The world's simplest 8-week workout plan
You hate cardio. Cardio hates you back.
Every time you go to sort it all out, you get lost in a swagger-filled sea of broscience about fasting and twitch fibers and glycogen depletion. It’s offputting to the point of stubborn inaction. Suddenly, you’ve put on a stone. Suddenly, the prospect of that holiday you’ve booked in Crete is terrifying as hell.
It doesn’t need to be this way. Honest. You just need to steer clear of the spandex-clad BS. Here’s how.
| Myth 1 - Longer is better.
“Results aren’t based around time spent training,” says Nike Master Trainer, Joslyn Thompson. “It’s about training smarter – not harder.”
| Sprint to the goal.
“As few as 6 x 10-30 second all-out sprints are very effective at increasing growth hormone which helps to blast body fat and builds muscle,” says Thompson. “Short intense sessions are where you get fantastic results, quickly.”
| Keep your body working while you’re off-duty
“Intense sessions, like sprints, also have the benefit of continued energy-burn long after the session, unlike workouts spent in the ‘fat-burning’ zone.”
| ADHD-proof fitness
“Intervals take the boredom out of cardio sessions,” says Thompson. “Paying attention to where you need to ramp it up and when you can have a break helps make the time pass quickly.”
Still a little restless? Damn. “You can always throw in some burpees or push ups in between your running or bike intervals.”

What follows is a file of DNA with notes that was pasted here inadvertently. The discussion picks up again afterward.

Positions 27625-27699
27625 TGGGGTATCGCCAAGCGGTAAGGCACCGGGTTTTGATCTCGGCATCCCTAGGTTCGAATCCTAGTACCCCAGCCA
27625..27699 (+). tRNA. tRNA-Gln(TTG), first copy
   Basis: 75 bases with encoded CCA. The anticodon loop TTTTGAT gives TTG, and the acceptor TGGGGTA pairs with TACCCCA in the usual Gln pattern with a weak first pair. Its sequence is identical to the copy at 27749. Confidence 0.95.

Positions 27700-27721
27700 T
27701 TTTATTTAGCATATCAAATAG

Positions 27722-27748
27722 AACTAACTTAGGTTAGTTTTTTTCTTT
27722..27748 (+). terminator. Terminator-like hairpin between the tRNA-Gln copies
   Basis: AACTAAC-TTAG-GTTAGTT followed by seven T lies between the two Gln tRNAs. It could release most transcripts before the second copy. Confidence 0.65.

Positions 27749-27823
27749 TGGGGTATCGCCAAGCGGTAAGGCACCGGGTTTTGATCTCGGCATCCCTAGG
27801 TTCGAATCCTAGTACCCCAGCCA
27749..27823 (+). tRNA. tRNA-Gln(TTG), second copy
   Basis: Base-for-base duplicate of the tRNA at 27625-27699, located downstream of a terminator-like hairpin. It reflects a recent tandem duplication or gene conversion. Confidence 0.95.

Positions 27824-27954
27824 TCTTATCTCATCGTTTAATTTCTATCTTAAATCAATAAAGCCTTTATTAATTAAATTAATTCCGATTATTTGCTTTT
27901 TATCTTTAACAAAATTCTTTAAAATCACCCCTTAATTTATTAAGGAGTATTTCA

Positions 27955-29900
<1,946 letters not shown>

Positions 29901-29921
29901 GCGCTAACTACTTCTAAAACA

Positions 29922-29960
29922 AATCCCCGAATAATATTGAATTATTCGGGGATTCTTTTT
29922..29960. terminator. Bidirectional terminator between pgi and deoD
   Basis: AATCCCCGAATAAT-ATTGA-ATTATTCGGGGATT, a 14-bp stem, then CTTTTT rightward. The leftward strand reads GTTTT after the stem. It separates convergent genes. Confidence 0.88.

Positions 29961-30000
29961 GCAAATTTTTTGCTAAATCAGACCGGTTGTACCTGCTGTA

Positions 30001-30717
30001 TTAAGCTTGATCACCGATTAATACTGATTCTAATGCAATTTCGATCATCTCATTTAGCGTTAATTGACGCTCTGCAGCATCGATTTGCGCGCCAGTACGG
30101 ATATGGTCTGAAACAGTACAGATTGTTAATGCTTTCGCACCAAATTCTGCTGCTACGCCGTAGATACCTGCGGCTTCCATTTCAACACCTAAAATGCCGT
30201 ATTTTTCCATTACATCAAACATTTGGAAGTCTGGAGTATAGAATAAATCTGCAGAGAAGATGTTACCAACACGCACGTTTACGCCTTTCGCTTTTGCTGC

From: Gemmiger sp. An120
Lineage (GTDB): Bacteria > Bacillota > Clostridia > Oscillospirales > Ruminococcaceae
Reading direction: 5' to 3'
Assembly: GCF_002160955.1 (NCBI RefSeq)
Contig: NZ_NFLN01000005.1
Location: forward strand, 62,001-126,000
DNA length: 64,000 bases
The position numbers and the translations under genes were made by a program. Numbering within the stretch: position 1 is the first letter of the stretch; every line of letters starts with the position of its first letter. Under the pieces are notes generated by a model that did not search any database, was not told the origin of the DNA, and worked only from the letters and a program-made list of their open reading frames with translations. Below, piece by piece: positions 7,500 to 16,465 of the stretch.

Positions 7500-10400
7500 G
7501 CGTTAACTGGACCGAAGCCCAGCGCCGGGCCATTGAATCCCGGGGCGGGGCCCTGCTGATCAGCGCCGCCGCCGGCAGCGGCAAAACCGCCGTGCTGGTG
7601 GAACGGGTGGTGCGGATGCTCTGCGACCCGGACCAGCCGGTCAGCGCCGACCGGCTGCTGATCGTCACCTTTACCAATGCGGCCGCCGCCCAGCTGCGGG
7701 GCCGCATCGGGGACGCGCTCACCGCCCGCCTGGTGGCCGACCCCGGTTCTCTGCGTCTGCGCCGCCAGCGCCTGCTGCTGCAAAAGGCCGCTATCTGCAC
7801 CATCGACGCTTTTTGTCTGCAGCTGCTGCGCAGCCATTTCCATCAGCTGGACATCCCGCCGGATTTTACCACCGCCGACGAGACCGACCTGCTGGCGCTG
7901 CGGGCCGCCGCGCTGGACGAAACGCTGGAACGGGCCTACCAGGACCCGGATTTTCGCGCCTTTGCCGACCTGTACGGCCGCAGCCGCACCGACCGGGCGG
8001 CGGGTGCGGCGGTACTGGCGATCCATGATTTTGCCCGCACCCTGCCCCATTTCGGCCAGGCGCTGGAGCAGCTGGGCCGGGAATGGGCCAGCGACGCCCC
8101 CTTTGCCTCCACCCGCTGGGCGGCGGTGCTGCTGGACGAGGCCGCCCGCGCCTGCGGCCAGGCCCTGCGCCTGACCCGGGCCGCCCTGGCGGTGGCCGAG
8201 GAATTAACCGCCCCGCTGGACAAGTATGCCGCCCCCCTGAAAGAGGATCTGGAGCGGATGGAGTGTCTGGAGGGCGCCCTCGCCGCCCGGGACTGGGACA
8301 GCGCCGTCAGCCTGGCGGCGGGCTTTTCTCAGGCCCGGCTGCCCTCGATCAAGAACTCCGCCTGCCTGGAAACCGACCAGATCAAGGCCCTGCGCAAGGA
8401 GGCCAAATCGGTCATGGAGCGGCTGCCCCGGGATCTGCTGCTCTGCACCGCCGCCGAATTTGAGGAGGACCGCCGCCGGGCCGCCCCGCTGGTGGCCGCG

The World’s Simplest 8-week Weight Loss Plan*
(*outside of ditching beer, wine, bread and pasta)
“You need to keep all of these sessions to 20 minutes and under so that you can crank up the intensity without danger of overtraining,” says Thompson.
Try the following:
Run 10 x 100m all out sprints with 2 minutes rest in between
Swim 10 x 50m sprints with 30 seconds rest in between
Row 4 x 500m sprints with 2 minutes rest in between
Complete at least two of these sessions per week, coupled with 2 full body resistance sessions using compound lifts – like deadlifts and squats – to really see some results.
But remember: you can’t outtrain a bad diet. “It just requires some focus and determination,” says Thompson. “Hours put in at the gym need to be coupled with your hours spent out of the gym eating clean and avoiding rubbish. It’s common sense and a little discipline.”